As far as I know, there are no obvious examples of evil AIs that behave like villains in science fiction movies. Self-driving cars and factory machinery are known to make mistakes, but so far no artificial malice seems to be involved. A foolish human eating breakfast behind the wheel while texting and driving is somehow more acceptable (though no less potentially tragic) than a self-driving car that crashes. It seems we just don’t know, yet, how to account for the possibility of serious injury or death by artificial intelligence.
So what about it? Clever users have already begun to figure out the ways that AIs tend to make mistakes. An AI may excel at getting obscure information right, but even simple tasks like counting to five can trip it up. But what if the cracks run deeper than mere counting errors? At the least, we might conclude that some jobs are not meant for AI—no matter how much we want the profit.
Humans tend to imagine that animals and AIs think just like we do. This may frighten us because other humans are often disappointing or downright dangerous. The real problem is that AIs have a distinctly different form of intelligence, which we have yet to understand. As a species, we have much to learn about AI’s unique strengths and weaknesses.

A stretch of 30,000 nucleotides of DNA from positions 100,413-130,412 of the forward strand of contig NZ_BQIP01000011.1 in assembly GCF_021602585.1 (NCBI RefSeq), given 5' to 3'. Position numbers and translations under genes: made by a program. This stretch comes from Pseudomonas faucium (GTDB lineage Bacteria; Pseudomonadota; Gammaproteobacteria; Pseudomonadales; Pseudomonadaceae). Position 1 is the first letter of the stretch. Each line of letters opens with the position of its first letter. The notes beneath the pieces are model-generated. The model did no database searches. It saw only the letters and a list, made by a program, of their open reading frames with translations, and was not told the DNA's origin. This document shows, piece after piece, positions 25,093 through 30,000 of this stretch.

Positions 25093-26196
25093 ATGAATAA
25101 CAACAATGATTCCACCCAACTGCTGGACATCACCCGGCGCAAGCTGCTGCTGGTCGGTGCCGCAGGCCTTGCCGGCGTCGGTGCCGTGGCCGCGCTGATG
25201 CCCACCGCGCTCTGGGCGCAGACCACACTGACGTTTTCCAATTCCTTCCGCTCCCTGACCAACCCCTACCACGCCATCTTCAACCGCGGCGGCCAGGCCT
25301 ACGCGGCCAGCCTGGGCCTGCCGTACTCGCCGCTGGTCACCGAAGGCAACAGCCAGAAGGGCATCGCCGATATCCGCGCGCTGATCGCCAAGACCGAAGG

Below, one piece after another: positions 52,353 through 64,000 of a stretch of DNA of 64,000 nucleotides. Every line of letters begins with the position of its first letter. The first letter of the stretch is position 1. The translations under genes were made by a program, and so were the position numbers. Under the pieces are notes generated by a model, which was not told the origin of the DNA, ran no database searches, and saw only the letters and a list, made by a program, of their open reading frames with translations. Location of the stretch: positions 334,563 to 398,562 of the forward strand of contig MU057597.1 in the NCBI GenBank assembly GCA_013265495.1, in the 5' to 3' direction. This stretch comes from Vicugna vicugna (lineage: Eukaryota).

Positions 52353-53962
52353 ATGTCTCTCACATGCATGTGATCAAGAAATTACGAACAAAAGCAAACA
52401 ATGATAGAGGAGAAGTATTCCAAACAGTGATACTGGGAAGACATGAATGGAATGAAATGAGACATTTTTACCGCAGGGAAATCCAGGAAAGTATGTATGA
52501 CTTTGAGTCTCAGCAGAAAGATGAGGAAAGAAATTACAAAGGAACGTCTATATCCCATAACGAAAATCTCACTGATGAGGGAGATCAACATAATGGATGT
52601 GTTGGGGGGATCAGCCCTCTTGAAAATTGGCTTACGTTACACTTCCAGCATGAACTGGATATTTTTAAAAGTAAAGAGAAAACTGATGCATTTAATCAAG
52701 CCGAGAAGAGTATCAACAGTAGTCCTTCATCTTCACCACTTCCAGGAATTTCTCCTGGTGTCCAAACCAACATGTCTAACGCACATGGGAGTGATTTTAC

In the meantime, the field of artificial intelligence is so hyped and buoyed by human optimism that it could never live up to our dreams. It’s not the scientists’ fault that they can’t corral our expectations; even the corporations aren’t to blame for capitalizing on them. It’s our fault for letting our hearts and hopes outrun reality. The field is doomed to disappoint, if only because we’re expecting so much.